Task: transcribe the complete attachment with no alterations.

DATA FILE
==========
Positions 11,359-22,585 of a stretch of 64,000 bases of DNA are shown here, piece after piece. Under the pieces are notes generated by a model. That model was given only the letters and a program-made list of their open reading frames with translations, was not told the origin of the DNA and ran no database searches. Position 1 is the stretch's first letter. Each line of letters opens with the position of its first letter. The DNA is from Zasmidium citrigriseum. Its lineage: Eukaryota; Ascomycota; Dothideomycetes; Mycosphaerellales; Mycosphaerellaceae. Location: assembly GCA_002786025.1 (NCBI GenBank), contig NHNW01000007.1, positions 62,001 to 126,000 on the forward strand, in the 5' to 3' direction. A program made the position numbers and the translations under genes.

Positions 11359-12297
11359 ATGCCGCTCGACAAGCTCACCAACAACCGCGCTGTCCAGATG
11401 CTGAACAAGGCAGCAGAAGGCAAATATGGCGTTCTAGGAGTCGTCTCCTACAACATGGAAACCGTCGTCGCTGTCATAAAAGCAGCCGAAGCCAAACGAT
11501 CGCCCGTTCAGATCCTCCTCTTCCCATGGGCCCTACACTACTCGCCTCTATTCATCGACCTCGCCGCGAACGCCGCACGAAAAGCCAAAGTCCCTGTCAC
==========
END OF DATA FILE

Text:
Positions 11,359-22,585 of a stretch of 64,000 bases of DNA are shown here, piece after piece. Under the pieces are notes generated by a model. That model was given only the letters and a program-made list of their open reading frames with translations, was not told the origin of the DNA and ran no database searches. Position 1 is the stretch's first letter. Each line of letters opens with the position of its first letter. The DNA is from Zasmidium citrigriseum. Its lineage: Eukaryota; Ascomycota; Dothideomycetes; Mycosphaerellales; Mycosphaerellaceae. Location: assembly GCA_002786025.1 (NCBI GenBank), contig NHNW01000007.1, positions 62,001 to 126,000 on the forward strand, in the 5' to 3' direction. A program made the position numbers and the translations under genes.

Positions 11359-12297
11359 ATGCCGCTCGACAAGCTCACCAACAACCGCGCTGTCCAGATG
11401 CTGAACAAGGCAGCAGAAGGCAAATATGGCGTTCTAGGAGTCGTCTCCTACAACATGGAAACCGTCGTCGCTGTCATAAAAGCAGCCGAAGCCAAACGAT
11501 CGCCCGTTCAGATCCTCCTCTTCCCATGGGCCCTACACTACTCGCCTCTATTCATCGACCTCGCCGCGAACGCCGCACGAAAAGCCAAAGTCCCTGTCAC